In order for us to do our best for you, we need to hear from you when there are changes to your household.
Here are some events that your insurance broker needs to know about:
1. You buy or sell a home
Your policy needs to cover the value of your new home and the cost to rebuild it, not current market value.
2. You rent your home, or a room in your home, to someone else
Your homeowner’s policy was designed specifically for you, and sold to you with the expectation that you, the owner, would reside in the dwelling. Before you rent your home, or even a portion of it, check with your insurance broker to determine how such arrangements may affect your insurance coverage.
3. You are leaving your home
Whether you are leaving for a week, several months or with no plans to return you should call your broker as each of these scenarios can have an impact on your policy. Empty houses are at greater risk for loss, so if you are away from your home for 72 hours or more, there are steps you need to take to ensure that your policy will cover you if something happens.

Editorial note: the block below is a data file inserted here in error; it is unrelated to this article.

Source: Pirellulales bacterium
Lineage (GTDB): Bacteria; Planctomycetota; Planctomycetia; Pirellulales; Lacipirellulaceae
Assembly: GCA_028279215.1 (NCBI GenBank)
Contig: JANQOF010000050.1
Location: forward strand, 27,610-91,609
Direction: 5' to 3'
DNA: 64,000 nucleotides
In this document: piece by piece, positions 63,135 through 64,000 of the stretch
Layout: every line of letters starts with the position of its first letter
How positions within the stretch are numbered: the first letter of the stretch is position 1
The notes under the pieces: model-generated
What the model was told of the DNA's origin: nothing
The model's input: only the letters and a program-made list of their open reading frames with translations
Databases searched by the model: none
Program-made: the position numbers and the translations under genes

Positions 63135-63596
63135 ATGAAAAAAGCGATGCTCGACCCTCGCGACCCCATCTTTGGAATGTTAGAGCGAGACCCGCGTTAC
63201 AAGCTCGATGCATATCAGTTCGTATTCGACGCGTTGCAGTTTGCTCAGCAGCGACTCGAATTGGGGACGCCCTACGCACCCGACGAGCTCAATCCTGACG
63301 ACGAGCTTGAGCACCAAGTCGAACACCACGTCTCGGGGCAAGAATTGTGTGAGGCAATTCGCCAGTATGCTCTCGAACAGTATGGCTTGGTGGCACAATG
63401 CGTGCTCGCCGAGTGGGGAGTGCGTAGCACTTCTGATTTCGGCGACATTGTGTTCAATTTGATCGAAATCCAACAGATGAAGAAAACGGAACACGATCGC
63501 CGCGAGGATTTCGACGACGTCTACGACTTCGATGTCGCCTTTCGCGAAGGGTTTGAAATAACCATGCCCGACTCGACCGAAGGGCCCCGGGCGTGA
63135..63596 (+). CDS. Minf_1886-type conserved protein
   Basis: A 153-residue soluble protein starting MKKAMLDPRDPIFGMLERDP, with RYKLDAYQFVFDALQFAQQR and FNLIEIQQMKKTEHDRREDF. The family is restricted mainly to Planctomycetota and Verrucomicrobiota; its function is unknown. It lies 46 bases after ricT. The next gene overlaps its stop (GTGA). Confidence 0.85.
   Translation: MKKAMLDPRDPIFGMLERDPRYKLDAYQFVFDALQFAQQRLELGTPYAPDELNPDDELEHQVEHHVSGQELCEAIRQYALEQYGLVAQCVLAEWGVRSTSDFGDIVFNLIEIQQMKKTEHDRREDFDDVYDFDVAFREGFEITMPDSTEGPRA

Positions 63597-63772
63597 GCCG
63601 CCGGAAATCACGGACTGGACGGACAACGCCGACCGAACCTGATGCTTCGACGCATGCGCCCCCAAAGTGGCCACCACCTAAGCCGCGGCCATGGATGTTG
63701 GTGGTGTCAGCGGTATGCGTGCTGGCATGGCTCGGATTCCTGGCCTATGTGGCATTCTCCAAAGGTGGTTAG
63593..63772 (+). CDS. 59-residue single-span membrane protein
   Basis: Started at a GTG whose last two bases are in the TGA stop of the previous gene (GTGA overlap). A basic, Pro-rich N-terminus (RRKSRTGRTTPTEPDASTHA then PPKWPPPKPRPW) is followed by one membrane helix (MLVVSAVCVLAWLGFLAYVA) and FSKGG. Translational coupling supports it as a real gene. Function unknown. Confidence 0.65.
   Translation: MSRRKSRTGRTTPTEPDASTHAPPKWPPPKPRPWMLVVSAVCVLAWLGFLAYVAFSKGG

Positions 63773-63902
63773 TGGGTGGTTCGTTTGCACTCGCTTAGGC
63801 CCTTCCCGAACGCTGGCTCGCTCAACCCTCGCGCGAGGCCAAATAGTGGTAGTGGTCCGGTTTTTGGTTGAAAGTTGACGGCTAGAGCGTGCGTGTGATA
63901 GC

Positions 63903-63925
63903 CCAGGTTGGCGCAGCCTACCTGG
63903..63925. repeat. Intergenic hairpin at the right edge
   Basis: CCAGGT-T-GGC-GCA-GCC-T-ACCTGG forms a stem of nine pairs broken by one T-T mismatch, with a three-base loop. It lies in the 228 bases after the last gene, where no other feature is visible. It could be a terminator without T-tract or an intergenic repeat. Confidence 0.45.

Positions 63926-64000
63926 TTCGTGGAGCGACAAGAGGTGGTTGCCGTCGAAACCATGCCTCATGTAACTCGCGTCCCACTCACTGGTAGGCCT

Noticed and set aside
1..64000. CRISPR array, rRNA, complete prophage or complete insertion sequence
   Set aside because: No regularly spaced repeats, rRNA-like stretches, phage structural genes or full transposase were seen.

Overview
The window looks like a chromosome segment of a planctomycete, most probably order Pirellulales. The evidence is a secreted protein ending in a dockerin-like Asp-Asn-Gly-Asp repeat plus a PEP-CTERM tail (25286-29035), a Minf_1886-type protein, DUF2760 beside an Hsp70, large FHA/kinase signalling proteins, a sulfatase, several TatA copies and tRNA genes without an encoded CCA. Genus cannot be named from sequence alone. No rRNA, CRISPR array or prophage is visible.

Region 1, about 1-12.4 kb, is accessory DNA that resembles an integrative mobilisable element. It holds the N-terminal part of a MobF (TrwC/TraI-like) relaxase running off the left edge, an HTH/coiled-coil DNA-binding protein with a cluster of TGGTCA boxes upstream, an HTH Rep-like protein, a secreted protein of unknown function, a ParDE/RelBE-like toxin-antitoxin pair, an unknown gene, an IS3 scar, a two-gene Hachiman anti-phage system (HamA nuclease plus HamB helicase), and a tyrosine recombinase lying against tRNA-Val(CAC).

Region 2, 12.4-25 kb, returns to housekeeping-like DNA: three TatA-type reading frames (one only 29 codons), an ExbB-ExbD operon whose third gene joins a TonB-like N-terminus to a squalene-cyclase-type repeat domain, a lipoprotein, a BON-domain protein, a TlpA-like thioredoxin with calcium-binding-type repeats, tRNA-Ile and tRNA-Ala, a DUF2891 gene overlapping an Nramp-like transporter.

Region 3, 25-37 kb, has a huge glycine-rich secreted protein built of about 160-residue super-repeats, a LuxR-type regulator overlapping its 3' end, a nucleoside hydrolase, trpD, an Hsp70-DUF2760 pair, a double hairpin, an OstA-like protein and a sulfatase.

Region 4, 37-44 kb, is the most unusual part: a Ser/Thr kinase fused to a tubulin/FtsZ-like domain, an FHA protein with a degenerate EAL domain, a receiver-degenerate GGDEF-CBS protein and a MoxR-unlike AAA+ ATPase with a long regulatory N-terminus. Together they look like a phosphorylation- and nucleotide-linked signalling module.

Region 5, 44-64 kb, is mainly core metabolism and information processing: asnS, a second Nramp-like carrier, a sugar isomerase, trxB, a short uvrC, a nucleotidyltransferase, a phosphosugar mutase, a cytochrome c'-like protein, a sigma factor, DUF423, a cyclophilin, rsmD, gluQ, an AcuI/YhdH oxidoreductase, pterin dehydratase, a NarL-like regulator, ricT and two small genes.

4. You renovate your home
When you renovate your home, you add value, so it is important to let your broker know what the real value to rebuild your home is. It may also change the amount you pay for insurance since your premium is affected by the age and type of heating system, electrical, plumbing and roof of your home.
5. You inherit valuables or start collecting
Most home owner’s policies have some coverage for valuables, like jewelry, art and antiques, however the amount you can claim is limited. You will want to review your policy with your broker and make sure that you have the right amount of coverage for those things that you treasure.
6. Your kids leave home to go to school
Even though they are leaving the nest, they can still covered by your homeowner’s policy. Advise your broker of where your child is living so that coverage can be extended to their new dorm room, or off-campus residence.
7. You pay off your mortgage
The day has finally come when the bank no longer owns your home. That means they should not be listed as having an interest in your property in the event of a claim. If you no longer have a mortgage you may also qualify for an additional discount in your insurance premium.
8. You retire